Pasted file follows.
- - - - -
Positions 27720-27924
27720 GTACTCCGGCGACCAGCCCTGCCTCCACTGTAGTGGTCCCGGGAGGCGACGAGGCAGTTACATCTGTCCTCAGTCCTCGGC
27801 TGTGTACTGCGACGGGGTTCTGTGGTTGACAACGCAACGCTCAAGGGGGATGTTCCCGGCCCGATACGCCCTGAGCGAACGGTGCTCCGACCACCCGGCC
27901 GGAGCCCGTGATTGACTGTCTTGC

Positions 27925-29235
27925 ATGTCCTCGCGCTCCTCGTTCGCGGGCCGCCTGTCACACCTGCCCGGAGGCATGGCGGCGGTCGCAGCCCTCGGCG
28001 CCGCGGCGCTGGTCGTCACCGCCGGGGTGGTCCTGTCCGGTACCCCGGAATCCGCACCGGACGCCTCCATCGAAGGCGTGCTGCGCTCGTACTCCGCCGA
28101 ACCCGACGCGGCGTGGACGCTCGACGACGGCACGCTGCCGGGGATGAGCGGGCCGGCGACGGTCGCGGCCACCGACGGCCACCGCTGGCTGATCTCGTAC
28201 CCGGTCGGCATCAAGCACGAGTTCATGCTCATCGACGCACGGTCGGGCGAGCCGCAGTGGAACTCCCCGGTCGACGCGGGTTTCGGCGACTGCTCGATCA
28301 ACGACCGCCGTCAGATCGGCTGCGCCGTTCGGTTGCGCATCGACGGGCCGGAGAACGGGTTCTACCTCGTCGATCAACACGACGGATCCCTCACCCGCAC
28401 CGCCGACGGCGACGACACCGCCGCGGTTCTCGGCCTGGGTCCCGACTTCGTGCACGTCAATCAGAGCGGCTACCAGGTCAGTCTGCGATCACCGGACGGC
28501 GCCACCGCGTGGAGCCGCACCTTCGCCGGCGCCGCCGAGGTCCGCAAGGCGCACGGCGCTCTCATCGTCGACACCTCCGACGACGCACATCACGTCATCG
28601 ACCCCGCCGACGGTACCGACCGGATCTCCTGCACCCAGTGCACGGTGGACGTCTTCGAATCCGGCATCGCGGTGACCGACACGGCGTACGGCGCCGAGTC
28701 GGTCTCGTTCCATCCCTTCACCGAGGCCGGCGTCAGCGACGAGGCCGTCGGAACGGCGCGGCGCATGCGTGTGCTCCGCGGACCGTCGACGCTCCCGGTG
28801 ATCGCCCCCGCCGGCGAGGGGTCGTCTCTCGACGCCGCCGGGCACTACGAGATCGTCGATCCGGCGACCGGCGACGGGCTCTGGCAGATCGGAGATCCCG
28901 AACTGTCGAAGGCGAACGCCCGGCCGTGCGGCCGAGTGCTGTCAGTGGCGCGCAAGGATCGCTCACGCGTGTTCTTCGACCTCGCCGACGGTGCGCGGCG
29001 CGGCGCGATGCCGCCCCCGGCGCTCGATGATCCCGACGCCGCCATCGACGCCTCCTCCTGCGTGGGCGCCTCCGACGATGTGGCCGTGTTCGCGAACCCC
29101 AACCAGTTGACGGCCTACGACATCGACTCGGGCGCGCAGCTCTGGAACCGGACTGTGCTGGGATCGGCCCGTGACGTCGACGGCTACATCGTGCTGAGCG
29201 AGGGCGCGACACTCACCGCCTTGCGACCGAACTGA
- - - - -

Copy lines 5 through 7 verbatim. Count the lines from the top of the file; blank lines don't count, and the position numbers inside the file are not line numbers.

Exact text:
Positions 27925-29235
27925 ATGTCCTCGCGCTCCTCGTTCGCGGGCCGCCTGTCACACCTGCCCGGAGGCATGGCGGCGGTCGCAGCCCTCGGCG
28001 CCGCGGCGCTGGTCGTCACCGCCGGGGTGGTCCTGTCCGGTACCCCGGAATCCGCACCGGACGCCTCCATCGAAGGCGTGCTGCGCTCGTACTCCGCCGA